On Sunday, AC Milan will "host" Inter at the ground they share, the Giuseppe Meazza, for what will be the 164th Derby della Madonnina. Nobody is expecting a footballing work of art. Nobody is anticipating an exhibition of the beautiful game. Nobody is even predicting a particularly good spectacle, which is unsurprising given neither Milan nor Inter have scored more than one goal in their last seven Serie A outings. As many of the city's inhabitants have realized, if one is looking for real entertainment these days, San Siro is no longer the place to go.
However, while Milan and Inter have seen better days and are no longer the biggest draw in town, there should be no shortage of drama at San Siro. There are a multitude of fascinating subplots and a plethora of potential protagonists. For starters, the derby pits Roberto Mancini against his former team-mate, protege and good friend, Sinisa Mihajlovic - not to mention his estranged "son", the fit-again Mario Balotelli, who could make a cameo appearance.
Inter goes into the game fourth in the Serie A table, two places but eight points above its city rival. And yet the Nerazzurri's season appears in danger of collapse. Roberto Mancini's men have picked up just two points from their last three games - a dip in form that has seen them fall six points behind leader Napoli and out of the Champions League places - and in midweek suffered a resounding 3-0 defeat in the first leg of their Coppa Italia semifinal with Juventus. After giddy talk of a domestic double, Inter is now slowly slipping out of the Scudetto race and potentially facing a fight with Fiorentina for third place.
Enter Milan stage right. The Rossoneri are by no means in rude health. They have been in a constant state of flux in recent seasons, with their latest coach, Mihajlovic, considered lucky to have survived a winter of discontent in which he was reportedly just one defeat away from the sack on three separate occasions. Still, despite their general disarray, on and off the field, they are proving increasingly difficult to beat, having lost just one of their last eight games.
Furthermore, they have more in-form players than Inter. Gianluigi Donnarumma has flourished in the first team - despite being thrust into the starting lineup by Mihajlovic at just 16 years of age. In front of him, Alessio Romagnoli is finally showing signs of just why Milan elected to pay Roma €25 million ($27.1m) for him last summer. Meanwhile, Giacomo Bonaventura has emerged as a credible contender for a place in the Italy midfield at Euro 2016 after racking up six goals and six assists since joining Milan from Atalanta before the start of the 2015-16 campaign.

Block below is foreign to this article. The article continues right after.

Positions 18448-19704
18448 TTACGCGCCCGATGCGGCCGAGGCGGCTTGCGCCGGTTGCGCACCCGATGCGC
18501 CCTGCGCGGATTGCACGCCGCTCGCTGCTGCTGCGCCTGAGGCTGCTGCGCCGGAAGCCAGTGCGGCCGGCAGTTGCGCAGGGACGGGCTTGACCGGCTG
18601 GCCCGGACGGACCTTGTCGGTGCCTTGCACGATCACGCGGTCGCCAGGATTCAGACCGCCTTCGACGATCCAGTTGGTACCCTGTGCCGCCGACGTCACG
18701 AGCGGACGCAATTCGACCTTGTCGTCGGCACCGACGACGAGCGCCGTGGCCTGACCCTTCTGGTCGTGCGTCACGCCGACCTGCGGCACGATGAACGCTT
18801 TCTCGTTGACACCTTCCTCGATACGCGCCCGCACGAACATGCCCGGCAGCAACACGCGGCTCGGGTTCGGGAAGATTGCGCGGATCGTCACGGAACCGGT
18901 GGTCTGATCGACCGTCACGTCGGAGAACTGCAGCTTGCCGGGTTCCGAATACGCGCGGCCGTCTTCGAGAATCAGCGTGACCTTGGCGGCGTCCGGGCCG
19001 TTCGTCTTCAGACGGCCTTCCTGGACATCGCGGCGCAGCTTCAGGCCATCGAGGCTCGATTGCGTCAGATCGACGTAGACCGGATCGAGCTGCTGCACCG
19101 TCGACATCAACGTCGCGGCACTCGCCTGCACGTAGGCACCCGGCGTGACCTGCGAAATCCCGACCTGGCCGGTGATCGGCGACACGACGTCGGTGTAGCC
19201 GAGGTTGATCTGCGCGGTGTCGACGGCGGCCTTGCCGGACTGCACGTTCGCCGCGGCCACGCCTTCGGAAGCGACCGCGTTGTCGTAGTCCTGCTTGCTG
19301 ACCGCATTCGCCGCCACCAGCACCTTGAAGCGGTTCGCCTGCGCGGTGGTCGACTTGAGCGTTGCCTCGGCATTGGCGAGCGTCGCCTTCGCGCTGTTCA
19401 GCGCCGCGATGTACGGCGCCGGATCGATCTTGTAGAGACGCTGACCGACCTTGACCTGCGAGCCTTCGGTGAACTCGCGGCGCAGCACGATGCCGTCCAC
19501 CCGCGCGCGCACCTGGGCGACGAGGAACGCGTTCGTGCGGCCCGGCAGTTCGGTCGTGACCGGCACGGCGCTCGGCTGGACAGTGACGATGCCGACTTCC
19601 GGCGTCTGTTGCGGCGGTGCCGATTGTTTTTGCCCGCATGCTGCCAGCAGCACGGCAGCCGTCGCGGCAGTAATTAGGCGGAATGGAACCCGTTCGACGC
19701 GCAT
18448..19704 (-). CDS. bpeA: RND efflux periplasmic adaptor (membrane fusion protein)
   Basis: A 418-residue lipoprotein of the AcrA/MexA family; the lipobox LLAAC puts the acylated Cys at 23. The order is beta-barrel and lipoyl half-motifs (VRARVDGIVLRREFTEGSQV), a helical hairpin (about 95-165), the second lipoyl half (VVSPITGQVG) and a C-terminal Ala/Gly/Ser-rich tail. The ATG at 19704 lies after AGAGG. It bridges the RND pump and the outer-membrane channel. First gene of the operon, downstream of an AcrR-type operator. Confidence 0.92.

Then there's Carlos Bacca, who has incredibly managed to reach double figures in his debut season in Serie A - in spite of Milan's many ups and downs. The Colombian's clinical finishing is underlined by the remarkable statistic that eight of his 10 goals have come from his first shot on target in nine games.
Bacca's confidence is sky-high and ahead of the derby he boasted to the Gazzetta dello Sport: "I score because I never think I'll miss. I see the net as huge."
Inter can only dream of having such efficiency. Mauro Icardi finished as the joint-highest scorer in Serie A last season alongside Luca Toni and while he has netted eight times this term, he has proven surprisingly profligate.
It is easy to tolerate Icardi's insolent nature when he is scoring goals, but not when he is missing easy chances. Even Mancini has reached his breaking point. After watching Icardi squander a sitter just before Carpi's late equalizer in last weekend's 1-1 draw at San Siro, the former Italy attacker fumed: “I’m 50 years old and I could have scored that. You have to score there, you just have to."
Inter's decision to sign Sampdoria striker Eder on Friday is thus wholly unsurprising. It would be wrong, though, to cast Icardi as the only culprit for Inter's struggles in front of goal when Stevan Jovetic has sparkled only sporadically and winger Ivan Perisic has gone 12 games without a goal.
In addition, Inter's attackers are hardly working with the most reliable line of supply. Mancini's midfield is made up of players with an appetite for destruction rather than craving for creation. As Tony Damascelli wrote in the Gazzetta dello Sport this week, selecting a midfield of Geoffrey Kondgobia, Gary Medel and Felipe Melo is akin to relying solely on "miners without any torches or lights on their helmets." These are artisans - not artists, men of industry - not improvisation.
Milan does not have players of such brute force but it does not lack aggression or endeavour. Indeed, nobody has made more interceptions or recovered possession more times this season than Milan skipper Riccardo Montolivo.
Thus, the San Siro stage is set not for a spectacular show but the sound and fury of an epic struggle between two rivals from the same city, one that even Milan's theatre-goers might appreciate. For one weekend, at least.